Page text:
Today makes one month since the first COVID-19 case was reported in the Lesser Antilles. Combined there are 551 positive cases reported in 22 countries in the Lesser Antilles as of 30 March 2020. At the moment the top five countries with the most infections are Martinique (119 cases), Guadeloupe (107 cases), Trinidad & Tobago (83 cases), Aruba (50 cases) and Barbados (33 cases). Thirteen deaths have been reported with Guadeloupe leading at 5 fatalities.
There is growth in COVID-19 cases everyday although not alarmingly in the islands. Any one country is however poised for a sizable crisis if strict measures are not taken to prevent or stop community spread of the coronavirus. Chart 1 below shows the total number of daily confirmed cases reported in affected countries throughout the Lesser Antilles.
Countries still have an opportunity to determine their fate with the COVID-19 pandemic. Caribbean leaders have had the opportunity to witness how the virus can rapidly get out of control as it has done in places such as Italy and Spain; causing many infections, deaths, stress on health care systems and significant impact on economies. As a model of success to date, the world has also seen how the infection rate in South Korea was quickly and successfully contained.
Many experts believe the best thing is to starve COVID-19. This entails social distancing, staying home, temporarily closing non-essential businesses which attract large gatherings and border protection.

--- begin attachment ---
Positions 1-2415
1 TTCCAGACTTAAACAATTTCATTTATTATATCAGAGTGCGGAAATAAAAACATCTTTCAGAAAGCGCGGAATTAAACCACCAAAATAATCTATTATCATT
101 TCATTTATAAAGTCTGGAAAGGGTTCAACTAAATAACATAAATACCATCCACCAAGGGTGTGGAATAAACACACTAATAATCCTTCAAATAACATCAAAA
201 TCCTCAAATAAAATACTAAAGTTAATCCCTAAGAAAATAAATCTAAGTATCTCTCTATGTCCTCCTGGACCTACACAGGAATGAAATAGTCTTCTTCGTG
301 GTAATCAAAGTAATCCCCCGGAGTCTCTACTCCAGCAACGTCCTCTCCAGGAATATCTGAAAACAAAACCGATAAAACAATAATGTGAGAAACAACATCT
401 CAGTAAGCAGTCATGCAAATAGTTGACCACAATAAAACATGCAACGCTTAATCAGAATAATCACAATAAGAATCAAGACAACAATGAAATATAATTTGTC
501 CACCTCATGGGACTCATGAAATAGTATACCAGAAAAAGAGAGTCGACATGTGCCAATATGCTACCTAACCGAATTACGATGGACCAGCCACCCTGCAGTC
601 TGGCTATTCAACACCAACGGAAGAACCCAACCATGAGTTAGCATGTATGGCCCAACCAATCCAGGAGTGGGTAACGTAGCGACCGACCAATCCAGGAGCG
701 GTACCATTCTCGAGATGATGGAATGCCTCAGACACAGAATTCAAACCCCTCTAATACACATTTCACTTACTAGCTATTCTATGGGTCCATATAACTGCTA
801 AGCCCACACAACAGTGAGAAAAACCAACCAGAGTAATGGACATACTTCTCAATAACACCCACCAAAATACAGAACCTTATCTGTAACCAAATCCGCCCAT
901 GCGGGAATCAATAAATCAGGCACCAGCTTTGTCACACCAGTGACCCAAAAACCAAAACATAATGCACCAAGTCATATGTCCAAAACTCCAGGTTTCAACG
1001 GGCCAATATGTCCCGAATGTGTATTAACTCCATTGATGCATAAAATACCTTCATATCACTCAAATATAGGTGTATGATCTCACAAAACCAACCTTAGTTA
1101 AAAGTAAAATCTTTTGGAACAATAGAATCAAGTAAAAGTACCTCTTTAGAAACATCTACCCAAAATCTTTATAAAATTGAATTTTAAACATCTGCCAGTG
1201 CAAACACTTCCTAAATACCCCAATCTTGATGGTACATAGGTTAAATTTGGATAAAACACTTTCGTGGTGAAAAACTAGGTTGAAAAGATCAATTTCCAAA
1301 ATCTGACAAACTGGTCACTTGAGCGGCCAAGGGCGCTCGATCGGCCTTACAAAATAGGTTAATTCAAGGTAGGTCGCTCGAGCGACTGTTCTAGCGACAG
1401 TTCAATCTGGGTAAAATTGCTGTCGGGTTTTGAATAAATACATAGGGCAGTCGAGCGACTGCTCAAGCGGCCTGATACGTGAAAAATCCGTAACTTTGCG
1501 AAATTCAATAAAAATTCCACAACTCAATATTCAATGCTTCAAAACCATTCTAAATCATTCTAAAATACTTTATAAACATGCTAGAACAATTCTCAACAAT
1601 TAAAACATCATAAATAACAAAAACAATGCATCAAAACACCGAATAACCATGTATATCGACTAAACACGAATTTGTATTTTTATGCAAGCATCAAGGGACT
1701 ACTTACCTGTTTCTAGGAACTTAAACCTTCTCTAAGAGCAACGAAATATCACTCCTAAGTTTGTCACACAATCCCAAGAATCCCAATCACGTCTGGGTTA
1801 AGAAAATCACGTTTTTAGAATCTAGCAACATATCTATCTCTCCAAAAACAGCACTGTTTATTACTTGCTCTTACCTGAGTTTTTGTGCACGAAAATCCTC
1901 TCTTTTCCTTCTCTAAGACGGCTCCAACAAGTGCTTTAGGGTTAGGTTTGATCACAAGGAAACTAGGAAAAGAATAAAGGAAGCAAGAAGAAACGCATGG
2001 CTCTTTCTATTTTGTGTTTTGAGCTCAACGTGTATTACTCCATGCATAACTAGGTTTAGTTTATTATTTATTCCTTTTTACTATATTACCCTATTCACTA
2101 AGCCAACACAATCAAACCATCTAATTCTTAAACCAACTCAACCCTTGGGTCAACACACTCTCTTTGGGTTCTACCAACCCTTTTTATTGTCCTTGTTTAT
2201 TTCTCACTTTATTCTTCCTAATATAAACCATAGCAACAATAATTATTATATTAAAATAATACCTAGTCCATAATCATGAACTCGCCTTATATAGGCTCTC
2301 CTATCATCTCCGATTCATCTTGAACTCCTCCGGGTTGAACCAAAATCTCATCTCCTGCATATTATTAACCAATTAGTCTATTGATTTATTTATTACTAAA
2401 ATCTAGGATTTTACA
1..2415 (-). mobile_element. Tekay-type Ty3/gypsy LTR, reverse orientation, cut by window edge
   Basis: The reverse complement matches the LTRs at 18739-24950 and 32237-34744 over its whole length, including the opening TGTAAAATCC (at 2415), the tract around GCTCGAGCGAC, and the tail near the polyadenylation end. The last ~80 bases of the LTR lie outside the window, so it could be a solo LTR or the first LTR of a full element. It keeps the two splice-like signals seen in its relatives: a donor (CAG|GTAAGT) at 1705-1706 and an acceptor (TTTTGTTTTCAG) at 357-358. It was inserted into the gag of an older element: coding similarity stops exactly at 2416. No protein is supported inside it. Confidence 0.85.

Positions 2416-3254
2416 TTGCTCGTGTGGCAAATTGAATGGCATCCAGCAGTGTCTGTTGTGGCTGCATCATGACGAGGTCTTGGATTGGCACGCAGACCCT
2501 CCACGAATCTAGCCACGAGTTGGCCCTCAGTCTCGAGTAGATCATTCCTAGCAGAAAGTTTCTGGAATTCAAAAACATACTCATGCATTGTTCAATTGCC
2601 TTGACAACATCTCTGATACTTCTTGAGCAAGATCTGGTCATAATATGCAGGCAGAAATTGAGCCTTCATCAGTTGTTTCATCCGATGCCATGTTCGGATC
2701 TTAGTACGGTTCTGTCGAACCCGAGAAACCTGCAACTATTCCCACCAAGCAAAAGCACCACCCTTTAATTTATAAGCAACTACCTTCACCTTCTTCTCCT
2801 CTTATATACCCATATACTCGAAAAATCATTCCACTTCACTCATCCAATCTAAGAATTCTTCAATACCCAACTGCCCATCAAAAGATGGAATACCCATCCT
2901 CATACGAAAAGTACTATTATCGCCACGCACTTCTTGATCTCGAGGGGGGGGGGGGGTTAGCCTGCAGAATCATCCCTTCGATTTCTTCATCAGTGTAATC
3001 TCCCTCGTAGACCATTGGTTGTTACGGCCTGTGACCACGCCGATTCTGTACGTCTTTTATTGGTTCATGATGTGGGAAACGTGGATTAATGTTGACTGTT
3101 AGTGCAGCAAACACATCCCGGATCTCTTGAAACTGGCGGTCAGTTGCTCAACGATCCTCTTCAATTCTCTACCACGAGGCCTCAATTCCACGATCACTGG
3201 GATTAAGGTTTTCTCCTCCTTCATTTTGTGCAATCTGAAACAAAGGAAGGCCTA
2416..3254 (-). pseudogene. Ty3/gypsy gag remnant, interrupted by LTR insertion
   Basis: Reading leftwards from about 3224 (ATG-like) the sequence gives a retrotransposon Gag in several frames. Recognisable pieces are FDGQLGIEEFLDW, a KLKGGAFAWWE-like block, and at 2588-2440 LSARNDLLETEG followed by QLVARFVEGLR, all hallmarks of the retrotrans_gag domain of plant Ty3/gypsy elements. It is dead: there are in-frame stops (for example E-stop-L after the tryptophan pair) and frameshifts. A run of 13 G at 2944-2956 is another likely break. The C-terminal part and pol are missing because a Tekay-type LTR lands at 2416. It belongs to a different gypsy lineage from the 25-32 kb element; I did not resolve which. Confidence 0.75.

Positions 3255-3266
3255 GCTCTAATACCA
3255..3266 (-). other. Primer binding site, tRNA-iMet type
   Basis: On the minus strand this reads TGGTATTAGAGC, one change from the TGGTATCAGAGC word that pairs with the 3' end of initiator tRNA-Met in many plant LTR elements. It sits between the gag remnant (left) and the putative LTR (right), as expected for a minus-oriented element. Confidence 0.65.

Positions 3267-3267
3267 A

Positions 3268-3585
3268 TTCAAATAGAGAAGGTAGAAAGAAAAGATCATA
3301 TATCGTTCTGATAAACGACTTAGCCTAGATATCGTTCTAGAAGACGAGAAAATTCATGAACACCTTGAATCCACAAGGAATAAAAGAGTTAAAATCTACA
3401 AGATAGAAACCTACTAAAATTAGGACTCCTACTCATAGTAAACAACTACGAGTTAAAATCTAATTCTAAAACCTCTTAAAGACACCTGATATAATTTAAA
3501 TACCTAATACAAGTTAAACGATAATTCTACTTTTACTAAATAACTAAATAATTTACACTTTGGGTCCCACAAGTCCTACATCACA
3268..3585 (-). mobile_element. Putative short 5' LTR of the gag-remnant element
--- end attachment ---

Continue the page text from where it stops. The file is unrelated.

Governments across the Lesser Antilles have already begun implementing protective measures at various levels to prevent a crisis. However, the level of mitigation and aggressiveness to control the virus’ access to communities will determine the most successful systems. Notwithstanding, co-operation is needed by all citizens to follow public health guidelines and the laws. If communities take swift and efficient measures, the virus will lose its life support.
Over 3,000 tests have been carried out already in the Lesser Antilles. South Korea has proven that the success rate on containment is largely based on widely testing persons for the virus and implementing effective contact tracing on positive cases while scaling up surveillance and aggressively protecting borders.
The current situation is at an opportune stage to control. Some countries have already declared a state of emergency. The response goal is to avoid a sharp turn of events that will be too much for health care systems to handle on the islands. The graph below (Chart 2) shows how Trinidad, took a sharp turn when over 40 passengers returned from a cruise and tested positive. Luckily these were not cases of community spread. A crisis can arise rapidly without strict protective measures. Preventing a crisis is far more desirable than experiencing an outbreak.